Storytelling is old, so why is this primitive form of communication so effective? Because it goes beyond products, statistics and facts to persuade the audience, stimulate the imagination, tap into emotions and evoke a response.
Budweiser nailed storytelling in 2015 with its Lost Dog Super Bowl Commercial, and they outline the power of storytelling in about 60 seconds in the video below.
Budweiser didn’t use a single word, product or beer bottle throughout, yet you felt the power of story through the stirring of your emotions. As you watch, you elate to the feelings of friendship, loyalty, fear, joy and security. These are the messages that Budweiser wants you to feel when you are enjoying one of their products. They want you to connect with their brand on a higher level than just a drink.
Persuade your audience
Budweiser chooses their messaging carefully. Next time you are in the beer aisle staring at the wall of options, they want you to remember them for being a loyal friend, and having your back. These are the emotions that the commercial persuaded you to associate with their brand.
Imagine instead that the commercial was inundated with information and products. The message would have been inauthentic and diluted with marketing noise. Data can persuade, but it can’t inspire action like a story can. Authentic stories have the ability to change attitudes and behaviors. In working with our non-profit clients, we have found the best way to persuade the audience is to focus the story of a single person versus many. When we do this the audience responds with higher donations. The audience is able to empathize on a higher level with that one person.
Stories have the power to connect people with purpose. We relate to characters and situations. Stories help us communicate with each other without barriers of age and differences. Unlike any other method, stories have tremendous power to persuade by connecting people through the sharing of feelings, passions, joys, sadness and adversity.
Get inside their head
Our minds become emotionally charged through storytelling, and it evokes a neurological response. By engaging the right brain, stories ignite feelings, imagination, intuition, rhythm, and holistic thinking. This is where we begin to process and relate to others through story. The right brain helps us to find the meaning in life. Beyond that, the brain processes things we imagine the same way as a real experience, leaving us feeling as though we have lived it.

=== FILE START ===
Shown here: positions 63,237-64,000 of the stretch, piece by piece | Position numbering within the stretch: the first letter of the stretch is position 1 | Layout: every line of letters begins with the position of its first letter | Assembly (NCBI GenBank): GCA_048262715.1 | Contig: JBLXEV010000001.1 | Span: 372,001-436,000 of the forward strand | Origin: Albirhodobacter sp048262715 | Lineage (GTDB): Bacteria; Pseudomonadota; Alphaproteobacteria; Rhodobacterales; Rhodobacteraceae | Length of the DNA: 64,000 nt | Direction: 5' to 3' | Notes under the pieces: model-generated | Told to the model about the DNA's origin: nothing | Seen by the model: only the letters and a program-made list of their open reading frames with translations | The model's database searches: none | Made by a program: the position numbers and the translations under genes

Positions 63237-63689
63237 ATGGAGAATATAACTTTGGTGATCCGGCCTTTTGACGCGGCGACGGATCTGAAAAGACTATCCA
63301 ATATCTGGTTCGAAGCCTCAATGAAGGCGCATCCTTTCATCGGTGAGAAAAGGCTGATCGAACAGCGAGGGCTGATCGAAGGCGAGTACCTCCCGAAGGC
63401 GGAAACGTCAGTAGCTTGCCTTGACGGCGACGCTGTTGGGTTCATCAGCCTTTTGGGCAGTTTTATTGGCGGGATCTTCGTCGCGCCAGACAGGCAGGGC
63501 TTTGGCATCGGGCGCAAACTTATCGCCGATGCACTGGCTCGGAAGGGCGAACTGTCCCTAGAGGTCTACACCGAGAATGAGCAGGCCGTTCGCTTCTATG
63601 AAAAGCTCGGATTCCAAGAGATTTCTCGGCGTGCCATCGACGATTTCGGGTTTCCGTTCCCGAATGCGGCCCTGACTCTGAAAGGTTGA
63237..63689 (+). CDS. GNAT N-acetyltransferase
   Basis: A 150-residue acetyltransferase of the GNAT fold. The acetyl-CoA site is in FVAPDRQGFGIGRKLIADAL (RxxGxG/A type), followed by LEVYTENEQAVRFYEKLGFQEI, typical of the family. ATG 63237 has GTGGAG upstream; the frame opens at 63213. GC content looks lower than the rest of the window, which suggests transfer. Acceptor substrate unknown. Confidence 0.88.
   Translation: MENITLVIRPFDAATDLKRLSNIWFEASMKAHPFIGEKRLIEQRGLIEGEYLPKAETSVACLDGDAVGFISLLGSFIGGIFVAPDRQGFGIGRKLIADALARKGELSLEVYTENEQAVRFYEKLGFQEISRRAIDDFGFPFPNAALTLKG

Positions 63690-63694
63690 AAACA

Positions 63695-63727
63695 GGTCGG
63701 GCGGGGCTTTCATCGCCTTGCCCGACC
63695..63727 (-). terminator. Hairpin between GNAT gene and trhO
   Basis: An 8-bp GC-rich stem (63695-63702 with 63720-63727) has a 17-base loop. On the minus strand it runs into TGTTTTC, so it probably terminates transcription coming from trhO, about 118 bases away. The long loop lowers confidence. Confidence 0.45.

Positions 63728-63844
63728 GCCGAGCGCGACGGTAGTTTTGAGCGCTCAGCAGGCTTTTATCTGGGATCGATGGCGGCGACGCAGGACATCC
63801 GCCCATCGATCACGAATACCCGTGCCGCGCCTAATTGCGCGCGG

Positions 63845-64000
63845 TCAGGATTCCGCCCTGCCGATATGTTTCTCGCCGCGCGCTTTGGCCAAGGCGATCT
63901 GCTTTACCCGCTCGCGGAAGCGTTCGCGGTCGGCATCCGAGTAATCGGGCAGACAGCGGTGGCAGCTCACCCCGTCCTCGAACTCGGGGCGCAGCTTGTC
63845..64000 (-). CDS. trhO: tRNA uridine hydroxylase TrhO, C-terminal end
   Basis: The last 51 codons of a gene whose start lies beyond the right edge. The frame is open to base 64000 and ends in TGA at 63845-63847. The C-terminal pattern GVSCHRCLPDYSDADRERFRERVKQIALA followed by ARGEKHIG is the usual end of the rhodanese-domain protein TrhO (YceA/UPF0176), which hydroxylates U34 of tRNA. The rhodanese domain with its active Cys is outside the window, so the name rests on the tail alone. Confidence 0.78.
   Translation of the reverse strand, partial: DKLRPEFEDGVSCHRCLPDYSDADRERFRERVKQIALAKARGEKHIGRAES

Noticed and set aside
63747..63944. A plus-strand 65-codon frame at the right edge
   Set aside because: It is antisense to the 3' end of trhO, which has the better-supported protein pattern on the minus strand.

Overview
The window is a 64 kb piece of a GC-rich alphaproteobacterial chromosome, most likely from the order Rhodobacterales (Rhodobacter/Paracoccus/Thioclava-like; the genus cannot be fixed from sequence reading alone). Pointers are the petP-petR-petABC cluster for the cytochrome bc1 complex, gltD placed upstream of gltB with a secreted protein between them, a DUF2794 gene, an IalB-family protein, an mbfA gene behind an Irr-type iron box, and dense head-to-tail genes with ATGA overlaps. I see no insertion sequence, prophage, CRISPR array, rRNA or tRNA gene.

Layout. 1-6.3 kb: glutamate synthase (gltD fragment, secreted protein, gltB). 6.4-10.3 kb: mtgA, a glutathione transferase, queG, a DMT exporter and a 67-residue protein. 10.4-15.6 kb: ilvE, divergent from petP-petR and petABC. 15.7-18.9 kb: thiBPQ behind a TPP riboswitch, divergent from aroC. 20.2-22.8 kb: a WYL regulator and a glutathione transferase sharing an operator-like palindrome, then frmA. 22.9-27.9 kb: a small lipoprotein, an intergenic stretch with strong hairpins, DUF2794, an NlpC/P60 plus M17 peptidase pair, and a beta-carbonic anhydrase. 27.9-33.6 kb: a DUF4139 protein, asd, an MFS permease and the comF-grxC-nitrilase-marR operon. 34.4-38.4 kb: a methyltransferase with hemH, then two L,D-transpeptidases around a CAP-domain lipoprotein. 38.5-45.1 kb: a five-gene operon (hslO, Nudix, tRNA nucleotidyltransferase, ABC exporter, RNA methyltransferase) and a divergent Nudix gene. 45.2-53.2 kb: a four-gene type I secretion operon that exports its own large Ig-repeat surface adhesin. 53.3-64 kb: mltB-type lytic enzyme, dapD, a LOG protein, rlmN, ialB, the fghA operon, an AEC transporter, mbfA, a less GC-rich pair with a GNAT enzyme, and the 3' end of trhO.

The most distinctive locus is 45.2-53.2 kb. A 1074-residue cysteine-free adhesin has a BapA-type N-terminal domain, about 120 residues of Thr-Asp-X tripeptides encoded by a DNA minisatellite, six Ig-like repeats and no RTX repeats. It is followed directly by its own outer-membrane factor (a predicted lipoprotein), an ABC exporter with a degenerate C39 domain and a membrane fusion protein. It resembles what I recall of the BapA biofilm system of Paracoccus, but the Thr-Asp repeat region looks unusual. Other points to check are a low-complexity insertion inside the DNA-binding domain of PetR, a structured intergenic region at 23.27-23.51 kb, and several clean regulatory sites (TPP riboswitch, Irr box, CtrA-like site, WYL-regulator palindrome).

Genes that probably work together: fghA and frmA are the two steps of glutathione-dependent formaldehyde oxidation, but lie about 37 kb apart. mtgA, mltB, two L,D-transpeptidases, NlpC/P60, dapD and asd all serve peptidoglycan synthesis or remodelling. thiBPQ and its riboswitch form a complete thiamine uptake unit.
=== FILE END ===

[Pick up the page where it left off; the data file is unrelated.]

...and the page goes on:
Stories help us process how things work, how we make decisions, how we see ourselves, and how we explain and teach values.
Engaging the right brain causes a release of hormones
Neuroeconomist Paul Zak has done extensive research on the types of hormones released during stories. During intense moments, the stress hormoneortisol helps us focus. The “feel good” chemical, xytocin, is released when you see something cuddly and cute. Oxytocin gives you that feeling of connection and empathy. Happy endings release dopamine, leaving us with the feeling of hope.
The Budweiser commercial is a great example of carefully choosing characters to deliver a message that engages the brain and in turn, releases hormones. The dog provides a tense moment of feeling lost and alone,focusing your attention and keeping you on the edge of your seat. Choosing iconic Clydesdales to run along with the adorable puppy guarantees an oxytocin release, and the reuniting of friends creates the perfect ending to this 30-second storytelling journey.
Want to connect with your audience in a deeper way?
Take your audience on an authentic journey into your story. This powerful way to deliver your message will stir up emotions and tap into the listener’s neurological response. Storytelling is the answer to going beyond the facts and figures and having a deeper connection with your audience.